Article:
The Mystery of Matter: Search for the Elements brings the history of science to life for today’s television audience.

About the Episodes

Episode 1: Out of Thin Air (1754-1806) One of science’s great odd couples — British minister Joseph Priestley and French tax administrator Antoine Lavoisier — together discover a fantastic new gas called oxygen, overturning the reigning theory of chemistry and triggering a worldwide search for new elements. Soon caught up in the hunt is science’s first great showman, a precocious British chemist named Humphry Davy, who dazzles London audiences with his lectures, introduces them to laughing gas and turns the battery into a powerful tool in the search for new elements.

Episode 2: Unruly Elements (1859-1902) Over a single weekend in 1869, a young Russian chemistry professor named Dmitri Mendeleev invents the Periodic Table, bringing order to the growing gaggle of elements. But this sense of order is shattered when a Polish graduate student named Marie Sklodowska Curie discovers radioactivity, revealing that elements can change identities — and that atoms must have undiscovered parts inside them.

Episode 3: Into the Atom (1910-1960) Caught up in the race to discover the atom’s internal parts — and learn how they fit together — a young British physicist, Harry Moseley, uses newly discovered X-rays to put the Periodic Table in a whole new light. And a young American chemist named Glenn Seaborg creates a new element — plutonium — that changes the world forever, unleashing a force of unimaginable destructive power: the atomic bomb.

Rhode Island Latino Voices on Rhode Island PBS

Pawtucket City Councilor-at-Large Sandra Cano

The Spanish word raíces means "roots" in English. This explains what the Latino Oral History Project of Rhode Island is all about: the roots, the history of the Latino community of Rhode Island.

Project Director Marta V. Martínez interviews Sandra Cano,
with Mark Smith behind the camera.
The director of this project is Marta V. Martínez, independent oral historian and member of the Rhode Island PBS Community Advisory Board. First begun some years ago, the latest chapter of this project of Nuestras Raíces (Our Roots) continued in the Rhode Island PBS studios during August 2015, when members of the Rhode Island Latino community were filmed telling their stories of coming to America and arriving in Rhode Island.

The vignettes - short stories combining video, photos, and other archival documents and letters - feature interviews with Luis Aponte, Sandra Cano, José González, Roberto González, Carlos López Estrada, Miriam Gorriaran, Patricia Martínez, and Lydia Pérez, all of whom have contributed to and helped shape Latino history in Rhode Island over the past 60 years. Produced and edited by Marta Martinez in partnership with Rhode Island PBS, the eight vignettes will air throughout October as part of Hispanic Heritage Month and beyond.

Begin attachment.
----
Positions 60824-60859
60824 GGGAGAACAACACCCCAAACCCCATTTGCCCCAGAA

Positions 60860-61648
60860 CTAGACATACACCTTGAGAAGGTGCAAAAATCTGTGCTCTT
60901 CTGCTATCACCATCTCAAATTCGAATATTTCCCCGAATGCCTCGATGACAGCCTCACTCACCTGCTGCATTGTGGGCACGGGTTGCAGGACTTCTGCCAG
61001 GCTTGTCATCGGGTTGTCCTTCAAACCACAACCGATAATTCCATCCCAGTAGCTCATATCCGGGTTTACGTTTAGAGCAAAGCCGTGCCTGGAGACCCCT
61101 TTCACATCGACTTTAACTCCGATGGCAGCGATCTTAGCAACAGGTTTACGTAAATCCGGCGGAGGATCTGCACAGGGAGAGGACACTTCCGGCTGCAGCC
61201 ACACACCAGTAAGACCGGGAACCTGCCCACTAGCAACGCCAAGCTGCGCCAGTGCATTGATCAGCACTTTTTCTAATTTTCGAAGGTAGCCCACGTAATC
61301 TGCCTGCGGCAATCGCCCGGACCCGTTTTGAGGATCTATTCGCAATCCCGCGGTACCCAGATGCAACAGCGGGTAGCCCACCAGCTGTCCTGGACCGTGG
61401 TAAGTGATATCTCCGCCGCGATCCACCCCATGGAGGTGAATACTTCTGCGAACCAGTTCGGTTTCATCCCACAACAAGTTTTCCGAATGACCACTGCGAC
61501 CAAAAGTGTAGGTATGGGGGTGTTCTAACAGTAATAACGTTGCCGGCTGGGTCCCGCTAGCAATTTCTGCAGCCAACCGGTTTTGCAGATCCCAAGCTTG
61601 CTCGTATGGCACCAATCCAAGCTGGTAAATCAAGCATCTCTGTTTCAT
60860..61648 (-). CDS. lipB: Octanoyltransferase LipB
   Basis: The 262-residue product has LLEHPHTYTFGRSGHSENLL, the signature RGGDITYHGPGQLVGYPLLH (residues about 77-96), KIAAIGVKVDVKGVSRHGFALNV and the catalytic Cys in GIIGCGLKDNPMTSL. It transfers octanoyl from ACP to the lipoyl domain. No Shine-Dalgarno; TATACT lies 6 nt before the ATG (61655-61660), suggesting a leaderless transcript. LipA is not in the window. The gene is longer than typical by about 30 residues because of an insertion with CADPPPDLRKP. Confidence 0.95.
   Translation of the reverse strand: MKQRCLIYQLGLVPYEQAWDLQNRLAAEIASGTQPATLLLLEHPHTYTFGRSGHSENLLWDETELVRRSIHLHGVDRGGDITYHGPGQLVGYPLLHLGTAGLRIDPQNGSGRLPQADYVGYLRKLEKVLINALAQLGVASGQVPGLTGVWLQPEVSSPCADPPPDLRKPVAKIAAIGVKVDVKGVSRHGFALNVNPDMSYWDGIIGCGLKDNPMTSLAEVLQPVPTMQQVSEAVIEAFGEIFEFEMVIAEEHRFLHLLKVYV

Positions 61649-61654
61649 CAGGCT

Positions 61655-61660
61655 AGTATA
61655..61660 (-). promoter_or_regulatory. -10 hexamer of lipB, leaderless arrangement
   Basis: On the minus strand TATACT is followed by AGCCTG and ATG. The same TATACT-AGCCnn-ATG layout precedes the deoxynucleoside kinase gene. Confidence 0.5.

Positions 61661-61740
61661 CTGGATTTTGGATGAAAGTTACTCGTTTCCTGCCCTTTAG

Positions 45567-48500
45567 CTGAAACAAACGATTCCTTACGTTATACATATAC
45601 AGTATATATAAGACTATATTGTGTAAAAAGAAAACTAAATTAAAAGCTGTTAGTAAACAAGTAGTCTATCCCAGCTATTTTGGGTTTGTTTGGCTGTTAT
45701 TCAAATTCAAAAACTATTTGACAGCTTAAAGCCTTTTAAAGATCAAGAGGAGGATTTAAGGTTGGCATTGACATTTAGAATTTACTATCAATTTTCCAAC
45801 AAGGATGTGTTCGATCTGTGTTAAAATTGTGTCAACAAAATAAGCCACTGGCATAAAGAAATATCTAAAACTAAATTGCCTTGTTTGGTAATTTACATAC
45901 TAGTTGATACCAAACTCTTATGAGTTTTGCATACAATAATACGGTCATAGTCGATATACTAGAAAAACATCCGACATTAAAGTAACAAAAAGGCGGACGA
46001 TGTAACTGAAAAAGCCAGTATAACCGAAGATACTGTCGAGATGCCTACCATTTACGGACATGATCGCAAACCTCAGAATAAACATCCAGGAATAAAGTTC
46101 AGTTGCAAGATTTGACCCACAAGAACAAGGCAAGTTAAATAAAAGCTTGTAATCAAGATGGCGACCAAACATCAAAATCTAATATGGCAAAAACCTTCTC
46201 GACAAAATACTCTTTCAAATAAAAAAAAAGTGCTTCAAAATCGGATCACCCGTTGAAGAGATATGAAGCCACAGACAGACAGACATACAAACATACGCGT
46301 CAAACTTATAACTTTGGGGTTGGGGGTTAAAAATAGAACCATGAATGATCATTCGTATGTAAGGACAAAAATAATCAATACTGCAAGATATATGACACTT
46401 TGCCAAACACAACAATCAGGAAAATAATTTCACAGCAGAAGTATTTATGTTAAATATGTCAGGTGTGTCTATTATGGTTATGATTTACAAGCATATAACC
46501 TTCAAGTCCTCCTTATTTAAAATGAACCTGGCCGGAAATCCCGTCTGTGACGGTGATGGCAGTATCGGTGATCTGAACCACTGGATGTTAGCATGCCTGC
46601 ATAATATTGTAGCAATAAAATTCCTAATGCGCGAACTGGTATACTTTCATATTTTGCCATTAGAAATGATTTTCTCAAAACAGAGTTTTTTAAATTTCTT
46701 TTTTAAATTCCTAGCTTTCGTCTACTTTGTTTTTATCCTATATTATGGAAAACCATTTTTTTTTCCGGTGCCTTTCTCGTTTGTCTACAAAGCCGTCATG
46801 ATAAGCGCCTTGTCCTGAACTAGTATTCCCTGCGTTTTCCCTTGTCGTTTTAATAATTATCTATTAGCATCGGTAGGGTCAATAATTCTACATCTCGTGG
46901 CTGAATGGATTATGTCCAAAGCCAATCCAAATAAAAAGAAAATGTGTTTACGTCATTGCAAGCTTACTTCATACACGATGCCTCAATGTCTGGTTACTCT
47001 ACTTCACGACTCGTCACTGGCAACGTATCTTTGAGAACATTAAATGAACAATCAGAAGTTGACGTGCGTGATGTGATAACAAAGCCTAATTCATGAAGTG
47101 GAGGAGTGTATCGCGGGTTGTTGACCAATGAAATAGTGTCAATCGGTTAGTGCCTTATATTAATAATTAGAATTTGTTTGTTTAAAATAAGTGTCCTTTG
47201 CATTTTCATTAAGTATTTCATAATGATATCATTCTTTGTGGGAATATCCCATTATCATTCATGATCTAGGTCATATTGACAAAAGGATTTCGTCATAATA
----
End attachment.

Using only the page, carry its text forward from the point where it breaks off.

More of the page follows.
Broadcast of the vignettes also coincides with the Rhode Island PBS encore of the six-part PBS series Latino Americans: 500 Years of History. Rhode Island PBS will air two episodes per week for three consecutive weeks, beginning Thursday, October 1 at 8 p.m. and 9 p.m.

Latino Americans: 500 Years of History is the first major documentary series for television to chronicle the rich and varied history and experiences of Latinos, who have helped shape North America over the last 500-plus years and have become, with more than 50 million people, the largest minority group in the U.S. The changing and yet repeating context of American history provides a backdrop for the drama of individual lives. It is a story of immigration and redemption, of anguish and celebration, of the gradual construction of a new American identity that connects and empowers millions of people today.

For more information about Rhode Island Latino Voices and the Latino Oral History Project of Rhode Island - including an extensive collection of fascinating stories, photos, and video - visit the Nuestras Raíces (Our Roots) Website at

Friday, September 18, 2015

Annual Broadcast of Wake of '38 This Weekend

Providence City Hall and The Biltmore Hotel in 1938

While we enjoy the beautiful weather forecast for this final weekend of summer, it is hurricane season. This weekend, we mark the anniversary of one of the bad ones. In 1938, years before weather services began naming hurricanes, one fast-moving storm careened up the east coast with devastating consequences. It's known plainly and simply as the Hurricane of '38, but its effects were anything but plain or simple - and its scars are still visible on buildings in downtown Providence.